If you are a seafood lover you know just how expensive it can be to eat it when you dine out. A high-end meal of seabass or shellfish for two can easily cost you $75-100. My favorite way to enjoy seafood on a budget is to skip eating out and make your own seafood at home! It doesn’t have to be expensive if you follow these tried and true tips for enjoying seafood on the cheap.
Cooking seafood at home is the best way to save money
For the longest time it intimidated me to cook my own seafood. I’m not sure why, maybe I was afraid I’d mess up an expensive dish. Seafood is usually more expensive than other proteins and you know how I hate to waste food, especially expensive food.
I’ve finally gotten comfortable cooking seafood at home and now love the challenge of creating high end expensive seafood dishes on a dime. With these tips you won’t risk messing things up and wasting money.
Living on a budget doesn’t mean you have to eat beans and rice forever
Oh yes, I do love recipes that use beans and rice. Eating rice and beans during lean times is one of my favorite ways to save money.
However, I don’t buy into the idea that living on a budget means eating subpar food. When you budget you tell your money where to go. Since I value good food, we tend to spend a larger percentage of our budget on food than most frugal people. I’d rather eat well than buy fancy clothes.
Even though I love good food, I still like to get a good deal. It’s taken a few years for me to figure out how to get the finer things in life without going over budget. Buying seafood on a budget has definitely been one of my finer moments in frugal living!
Related Post: How to Budget According to Your Values
Here are my 5 favorite tips for buying seafood on a budget
1. Compare seafood prices
Shop around for the best prices. I like to shop around at local markets, high end supermarkets such as Whole Foods, and regular stores such as Publix. When Whole Foods has a special deal, they are usually cheaper than Publix. Definitely check them out even if you usually think they are too pricey. Local markets will sometimes sell you seafood below market price if it is the end of the day and their food hasn’t sold yet.
Personally I like to get my seafood fresh from the docks or a farmers’ market. While I prefer that, it does take more effort so I only tend to do that a few times a year.
2. Befriend a fisherman
This is only feasible if you are in a fishing community. We’ve had great luck getting amazing fish from friends who are fishermen and boat captains.
Read this post to see how I traded a necklace for fish once. Bartering is always fun!
3. Have the supermarket steam your shellfish for FREE
Almost all the supermarkets I’ve ever been to will steam shellfish free of charge. Some will even add Cajun and crab boil seasoning for free. Go to the seafood counter first, let them know you want it steamed and they will steam your seafood while you shop.
You can also have them crack your shellfish. This is huge for us during stone crab season. Why go out to eat and pay $8 a claw when you can get them for 1/4 of the price at the grocery store just as fresh?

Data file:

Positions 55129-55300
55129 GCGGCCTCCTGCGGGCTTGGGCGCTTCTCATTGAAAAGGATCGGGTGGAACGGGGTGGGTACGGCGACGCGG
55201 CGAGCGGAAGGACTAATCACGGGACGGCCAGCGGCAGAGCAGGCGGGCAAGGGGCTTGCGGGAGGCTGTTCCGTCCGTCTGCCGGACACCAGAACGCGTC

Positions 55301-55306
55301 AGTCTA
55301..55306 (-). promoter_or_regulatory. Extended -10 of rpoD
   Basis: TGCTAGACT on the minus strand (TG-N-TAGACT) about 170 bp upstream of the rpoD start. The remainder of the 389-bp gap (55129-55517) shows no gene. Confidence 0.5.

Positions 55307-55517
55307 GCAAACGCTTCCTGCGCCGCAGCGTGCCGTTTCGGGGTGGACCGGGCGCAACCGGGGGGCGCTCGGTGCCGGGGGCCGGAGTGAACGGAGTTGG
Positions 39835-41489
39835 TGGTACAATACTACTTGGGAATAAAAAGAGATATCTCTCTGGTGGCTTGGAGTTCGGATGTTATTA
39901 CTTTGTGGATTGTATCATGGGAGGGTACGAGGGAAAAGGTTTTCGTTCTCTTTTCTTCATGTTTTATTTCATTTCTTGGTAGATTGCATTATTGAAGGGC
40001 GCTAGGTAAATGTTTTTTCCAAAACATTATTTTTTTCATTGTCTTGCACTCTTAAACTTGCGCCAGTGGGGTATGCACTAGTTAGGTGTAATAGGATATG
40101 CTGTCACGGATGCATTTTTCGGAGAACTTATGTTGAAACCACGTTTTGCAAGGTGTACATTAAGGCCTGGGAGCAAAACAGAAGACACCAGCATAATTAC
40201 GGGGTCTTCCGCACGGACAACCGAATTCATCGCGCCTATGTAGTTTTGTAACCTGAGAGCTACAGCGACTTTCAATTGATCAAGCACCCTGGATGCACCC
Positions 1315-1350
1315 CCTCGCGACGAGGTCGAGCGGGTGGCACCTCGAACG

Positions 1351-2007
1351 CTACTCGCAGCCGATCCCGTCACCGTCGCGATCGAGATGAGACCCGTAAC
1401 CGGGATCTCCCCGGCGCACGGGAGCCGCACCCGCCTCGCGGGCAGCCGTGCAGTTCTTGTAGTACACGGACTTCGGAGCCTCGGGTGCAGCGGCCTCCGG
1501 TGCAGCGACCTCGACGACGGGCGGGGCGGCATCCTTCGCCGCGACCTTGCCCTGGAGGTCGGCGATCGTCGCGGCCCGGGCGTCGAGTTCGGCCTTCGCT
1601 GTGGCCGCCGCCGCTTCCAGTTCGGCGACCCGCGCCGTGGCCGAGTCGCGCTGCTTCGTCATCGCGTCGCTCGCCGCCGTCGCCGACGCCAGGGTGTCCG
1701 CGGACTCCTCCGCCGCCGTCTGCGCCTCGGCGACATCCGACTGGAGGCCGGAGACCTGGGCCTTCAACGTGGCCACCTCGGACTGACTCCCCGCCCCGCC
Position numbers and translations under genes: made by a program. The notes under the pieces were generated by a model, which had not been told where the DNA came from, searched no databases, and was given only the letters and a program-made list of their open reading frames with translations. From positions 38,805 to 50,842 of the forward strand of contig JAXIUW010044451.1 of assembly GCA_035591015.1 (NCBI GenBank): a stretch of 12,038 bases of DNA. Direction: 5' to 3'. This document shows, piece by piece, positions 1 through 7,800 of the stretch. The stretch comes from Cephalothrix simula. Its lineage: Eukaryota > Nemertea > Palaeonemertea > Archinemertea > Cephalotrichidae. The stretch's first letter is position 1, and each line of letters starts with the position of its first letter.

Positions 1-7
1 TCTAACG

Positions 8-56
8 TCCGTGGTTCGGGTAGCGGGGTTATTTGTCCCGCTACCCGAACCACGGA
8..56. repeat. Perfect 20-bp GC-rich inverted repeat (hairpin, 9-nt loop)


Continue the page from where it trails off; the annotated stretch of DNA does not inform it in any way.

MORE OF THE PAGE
4. Don’t be afraid to buy frozen
You’d be surprised to find that most seafood you buy has previously been flash frozen. Frozen seafood isn’t as bad as it used to be. These days the flash freezing method occurs on the boats and preserves freshness and flavor. If you aren’t concerned about buying local or going zero waste, skip the “fresh” counter and head to the frozen section instead. Check the frozen section next to the seafood counter. You can find frozen seafood in the regular frozen aisle, but you get more selection by the seafood aisle.
5. Buy inexpensive fish
I think we would all prefer to buy fresh sushi grade tuna and seabass over tilapia and catfish. Save the expensive fish for special date nights and buy the less expensive ones for your regular weekly menu. Tilapia and salmon are both very affordable, especially if you buy them frozen and in bulk. Costco, Trader Joe’s, and Publix all have very good frozen fish selections at reasonable prices.
BONUS: Make your own dipping sauces
Don’t waste your money on $4 bottles of cocktail sauce. The ingredients to make all seafood sauces are so simple.
I always whip up homemade cocktail sauce because it is as easy as mixing horseradish and ketchup, both of which we keep in our fridge at all times. I use 1/2 C. ketchup with 1 tbsp. of horseradish. The real recipe calls for lemon and Worcestershire, but I’m always content with plain old ketchup and horseradish.
The difference between cheap seafood and seafood on a budget
There is a difference!
Don’t fall into the trap of buying cheap seafood. Please, do not start buying your seafood at The Dollar Tree. And yes, they do sell frozen seafood there. I’ve seen it! That would be an example of cheap seafood.
If seafood smells funny, is priced lower than you can believe, or looks gross, it’s best to pass on the cheap seafood.
Not only can it make you sick, you don’t know where it came from or what it was fed.
Seafood, and food in general, is not meant to be cheap. It’s okay to spend a little more on high quality food that will nourish your body. If you follow the tips above you’ll be sure to get seafood within your budget without having to buy cheap and questionable seafood!
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